Netflix: The Great Exodus

Streaming’s Shattered Stability

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Netflix: The Great Exodus

Lily Gong

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The hearty thump of your backpack echoes through your house as you return home from a long day of school. Exhausted, you throw your limp body onto your couch and pick up the TV remote. As you sluggishly scroll through Netflix’s homepage, it seems as though you’ve seen everything good it has to offer. Deciding to branch out, you randomly select genres, hoping to stumble upon a fresh TV show or movie. Horror? Just the same old. Rom-coms? Nope. Nothing new. It even seems like there were fewer movies than the last time you checked. Third time’s the charm, right? Well, sci-fi proves that wrong. After finally deciding to watch Friends for the hundredth time, you turn your attention to Instagram, letting the TV fade into background noise. It’s almost as if the TV was off.

But as new streaming services are gaining traction and the plethora of content that used to characterize Netflix’s home page diminishes, Netflix is being slowly cleansed of the classics that drew its subscribers. The beloved sitcom The Office is being reclaimed by its mother company, NBC, as it plans a new streaming service, attempting to recreate Netflix’s success. While this addition may delight cable TV subscribers, this withdrawal emphasizes how the schism between older, traditionally-distributed content and newer, individually-produced material is becoming less pronounced. NBC’s traditional role as a cable TV network is being transformed and modernized as it adapts to today’s cord-cutting, streaming-fueled society.

While Netflix’s content ranges from blockbuster action films to best-picture-nominated dramas to children’s cartoons, new services such as Disney+ cater to more specific audiences, further dispersing media content that used to fall under Netflix’s umbrella. This subdivision of content forces consumers to pick and choose what services they subscribe to, leading many to sacrifice their personal preferences to settle on crowd-pleasing compromises that also meet their financial needs, thus decreasing Netflix’s universal appeal. Although Netflix may still be a widely used service, companies like HBO, owned by WarnerMedia, have never left the background with shows like Game of Thrones, Succession, and Last Week Tonight with John Oliver, to name a few.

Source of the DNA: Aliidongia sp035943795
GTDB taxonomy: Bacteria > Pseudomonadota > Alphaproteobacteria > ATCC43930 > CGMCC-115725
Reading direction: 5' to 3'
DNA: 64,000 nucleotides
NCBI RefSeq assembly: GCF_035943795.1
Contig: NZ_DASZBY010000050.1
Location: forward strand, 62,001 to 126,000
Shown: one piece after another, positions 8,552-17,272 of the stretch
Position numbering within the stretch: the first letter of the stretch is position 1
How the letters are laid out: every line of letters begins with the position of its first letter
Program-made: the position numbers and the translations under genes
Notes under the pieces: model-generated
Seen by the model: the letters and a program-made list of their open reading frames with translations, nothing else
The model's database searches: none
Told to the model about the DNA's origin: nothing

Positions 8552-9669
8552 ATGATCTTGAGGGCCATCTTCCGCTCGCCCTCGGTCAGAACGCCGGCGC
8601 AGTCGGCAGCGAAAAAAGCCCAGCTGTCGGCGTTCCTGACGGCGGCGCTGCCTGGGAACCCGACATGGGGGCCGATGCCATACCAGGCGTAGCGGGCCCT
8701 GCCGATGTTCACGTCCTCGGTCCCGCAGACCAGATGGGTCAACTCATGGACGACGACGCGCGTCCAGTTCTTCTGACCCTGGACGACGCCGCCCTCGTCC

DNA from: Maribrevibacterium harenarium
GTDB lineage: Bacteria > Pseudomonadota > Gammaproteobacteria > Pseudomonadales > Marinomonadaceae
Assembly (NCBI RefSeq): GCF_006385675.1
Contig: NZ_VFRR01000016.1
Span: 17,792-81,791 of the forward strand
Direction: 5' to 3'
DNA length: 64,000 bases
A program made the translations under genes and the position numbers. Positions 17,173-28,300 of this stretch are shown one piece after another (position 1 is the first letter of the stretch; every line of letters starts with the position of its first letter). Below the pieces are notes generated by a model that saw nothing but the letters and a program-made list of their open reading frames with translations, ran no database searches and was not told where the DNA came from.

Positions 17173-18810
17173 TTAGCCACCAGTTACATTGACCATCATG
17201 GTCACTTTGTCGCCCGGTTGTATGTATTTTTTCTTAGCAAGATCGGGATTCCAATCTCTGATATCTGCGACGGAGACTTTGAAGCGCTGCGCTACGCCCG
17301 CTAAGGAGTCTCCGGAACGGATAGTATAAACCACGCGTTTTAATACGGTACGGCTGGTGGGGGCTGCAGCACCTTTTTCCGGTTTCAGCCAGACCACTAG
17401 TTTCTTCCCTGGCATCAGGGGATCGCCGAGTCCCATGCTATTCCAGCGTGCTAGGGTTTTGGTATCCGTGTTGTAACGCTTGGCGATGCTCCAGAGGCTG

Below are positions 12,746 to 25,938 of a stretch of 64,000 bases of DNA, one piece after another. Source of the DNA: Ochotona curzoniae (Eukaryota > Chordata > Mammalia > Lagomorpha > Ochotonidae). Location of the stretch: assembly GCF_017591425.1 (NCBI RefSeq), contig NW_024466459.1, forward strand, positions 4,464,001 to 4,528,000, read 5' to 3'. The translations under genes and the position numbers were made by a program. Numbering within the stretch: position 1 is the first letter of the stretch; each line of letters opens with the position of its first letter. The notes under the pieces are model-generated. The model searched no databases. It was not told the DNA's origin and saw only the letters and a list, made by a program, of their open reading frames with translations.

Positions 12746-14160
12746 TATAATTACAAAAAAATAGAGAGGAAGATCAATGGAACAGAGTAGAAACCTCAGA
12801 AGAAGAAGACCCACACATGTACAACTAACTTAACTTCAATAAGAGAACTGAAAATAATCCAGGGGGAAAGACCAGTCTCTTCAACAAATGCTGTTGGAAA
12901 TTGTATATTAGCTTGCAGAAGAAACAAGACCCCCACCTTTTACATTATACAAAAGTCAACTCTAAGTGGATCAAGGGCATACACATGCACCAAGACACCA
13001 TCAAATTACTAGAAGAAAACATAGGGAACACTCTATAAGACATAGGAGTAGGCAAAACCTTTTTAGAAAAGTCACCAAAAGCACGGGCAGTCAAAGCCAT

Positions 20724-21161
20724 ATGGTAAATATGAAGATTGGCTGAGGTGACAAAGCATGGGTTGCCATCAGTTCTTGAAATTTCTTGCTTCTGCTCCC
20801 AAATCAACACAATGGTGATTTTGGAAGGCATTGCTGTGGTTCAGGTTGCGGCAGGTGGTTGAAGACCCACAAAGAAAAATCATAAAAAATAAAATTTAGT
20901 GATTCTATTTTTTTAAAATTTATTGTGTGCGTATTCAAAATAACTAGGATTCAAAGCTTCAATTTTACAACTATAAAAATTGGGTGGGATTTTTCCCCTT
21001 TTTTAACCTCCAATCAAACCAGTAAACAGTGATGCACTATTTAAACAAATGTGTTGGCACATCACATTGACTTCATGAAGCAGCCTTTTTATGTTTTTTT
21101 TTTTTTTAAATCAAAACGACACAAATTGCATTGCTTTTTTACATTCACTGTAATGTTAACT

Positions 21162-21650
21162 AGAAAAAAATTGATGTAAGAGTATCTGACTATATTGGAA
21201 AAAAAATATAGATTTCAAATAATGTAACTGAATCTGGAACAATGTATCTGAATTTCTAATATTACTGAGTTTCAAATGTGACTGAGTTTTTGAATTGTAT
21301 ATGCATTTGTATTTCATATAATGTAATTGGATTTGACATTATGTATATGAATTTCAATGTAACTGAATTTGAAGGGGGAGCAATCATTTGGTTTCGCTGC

The prevalence of distributors producing original content is spreading and evidenced by Netflix’s recent additions. They’re often hit-or-miss –– the over-sexualized, cliched movie The Kissing Booth received a whopping 17 percent on Rotten Tomatoes –– but shows like Stranger Things have garnered both incredible popular success and critical reviews.

Moving forward, the streaming wars will become more complex, as services such as NBC’s Peacock, Disney+ and Apple TV+ continue to compete over their content output. The ultimate determiner where consumers choose to spend their money.

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